China’s smartphone market is booming, as is the number of iPhone and Android-powered handsets available in the country, according to a recent study by IDC. More specifically, the firm notes that in Q1 2013, Apple’s iPhone had a 9 percent share of China’s expanding smartphone market.
As such, the iPhone is now ranked the fifth largest smartphone vendor in China, the firm notes, adding that the company’s iPhone 4 grew by 211 percent compared with an overall market growth of 117 percent. Antonio Wang, the Associate Director of Computing Systems Research Group for IDC China, noted that:
In China’s smartphone market, Samsung has switched its marketing focus from competing with Apple for high-end market to maintaining its high-end market share, and is starting to strive for market for products under USD 200, which has so far been dominated by domestic brands. However, Apple leverages the incentive policies for channels to inspire the shipments of iPhone 4, further expanding its user base.
As the No. 1 smartphone vendor in China, Samsung has indeed secured its 19 percent share of the Chinese smartphone market through retailing handsets for under $200. In fact, almost half (47 percent) of the under-$200 smartphones sold in China are made by Samsung.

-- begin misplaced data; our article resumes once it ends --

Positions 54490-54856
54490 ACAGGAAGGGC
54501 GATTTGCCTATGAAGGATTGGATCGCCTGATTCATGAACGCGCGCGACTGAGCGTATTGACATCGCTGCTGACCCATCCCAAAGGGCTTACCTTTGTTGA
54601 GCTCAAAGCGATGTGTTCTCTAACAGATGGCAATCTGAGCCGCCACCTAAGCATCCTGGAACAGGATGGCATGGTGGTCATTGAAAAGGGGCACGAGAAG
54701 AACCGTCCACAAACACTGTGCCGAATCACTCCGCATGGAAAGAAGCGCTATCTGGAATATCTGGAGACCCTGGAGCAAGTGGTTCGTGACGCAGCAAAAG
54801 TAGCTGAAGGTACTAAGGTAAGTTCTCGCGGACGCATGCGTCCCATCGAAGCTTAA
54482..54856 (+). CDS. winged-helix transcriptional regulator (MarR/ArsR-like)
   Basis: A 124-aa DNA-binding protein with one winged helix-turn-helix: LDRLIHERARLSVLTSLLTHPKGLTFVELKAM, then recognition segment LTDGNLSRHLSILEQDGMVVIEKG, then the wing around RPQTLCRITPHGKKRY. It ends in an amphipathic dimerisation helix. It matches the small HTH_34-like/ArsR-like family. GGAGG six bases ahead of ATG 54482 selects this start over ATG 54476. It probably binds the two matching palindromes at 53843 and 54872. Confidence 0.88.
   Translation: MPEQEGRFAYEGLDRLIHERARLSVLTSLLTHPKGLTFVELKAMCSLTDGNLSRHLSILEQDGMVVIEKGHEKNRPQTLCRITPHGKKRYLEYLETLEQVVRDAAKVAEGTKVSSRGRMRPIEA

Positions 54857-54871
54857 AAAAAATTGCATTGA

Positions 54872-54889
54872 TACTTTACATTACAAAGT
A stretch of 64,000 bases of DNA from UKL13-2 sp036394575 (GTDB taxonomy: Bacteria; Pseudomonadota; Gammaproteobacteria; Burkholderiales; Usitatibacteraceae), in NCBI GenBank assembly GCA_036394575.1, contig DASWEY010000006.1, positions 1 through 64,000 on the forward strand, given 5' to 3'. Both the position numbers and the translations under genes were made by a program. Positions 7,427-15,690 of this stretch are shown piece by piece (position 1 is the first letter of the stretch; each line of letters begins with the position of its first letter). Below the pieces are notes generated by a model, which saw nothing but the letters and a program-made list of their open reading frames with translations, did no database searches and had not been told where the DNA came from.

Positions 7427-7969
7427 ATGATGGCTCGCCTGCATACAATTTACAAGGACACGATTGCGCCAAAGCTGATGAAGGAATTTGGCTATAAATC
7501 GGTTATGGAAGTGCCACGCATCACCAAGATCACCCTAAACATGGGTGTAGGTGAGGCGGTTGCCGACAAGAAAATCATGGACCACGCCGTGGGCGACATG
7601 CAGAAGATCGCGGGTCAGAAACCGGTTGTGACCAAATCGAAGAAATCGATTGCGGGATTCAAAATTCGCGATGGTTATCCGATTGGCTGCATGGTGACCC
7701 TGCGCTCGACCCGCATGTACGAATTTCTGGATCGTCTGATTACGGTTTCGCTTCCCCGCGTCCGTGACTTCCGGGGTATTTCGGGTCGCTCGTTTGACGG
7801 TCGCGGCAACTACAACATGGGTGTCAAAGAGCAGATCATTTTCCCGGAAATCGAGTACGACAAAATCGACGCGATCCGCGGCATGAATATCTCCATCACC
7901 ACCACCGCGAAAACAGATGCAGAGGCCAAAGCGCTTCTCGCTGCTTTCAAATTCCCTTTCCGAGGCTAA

Apple’s anticipated low-cost iPhone, which is expected to launch later this year, could therefore help the company on this front.
IDC continues, however, to note that 5-inch smartphones are becoming more popular in China, suggesting that a low-cost iPhone – if it retains or even reduces the current-generation’s 4-inch screen size – may not be large enough to satisfy such emergent demand.
In Q1 2013, an approximate 7.5 percent of smartphones in China had screens of 5-inches or above. Before the year is out, IDC estimates that this figure could rise to as much as 20 percent.
Apple’s share of the smartphone market in China is nevertheless growing, though whether its next-generation iDevice announcements will have any bearing on this growth remains to be seen.
We’ll keep you updated with further information as we receive it.
Image credit: Flurry Analytics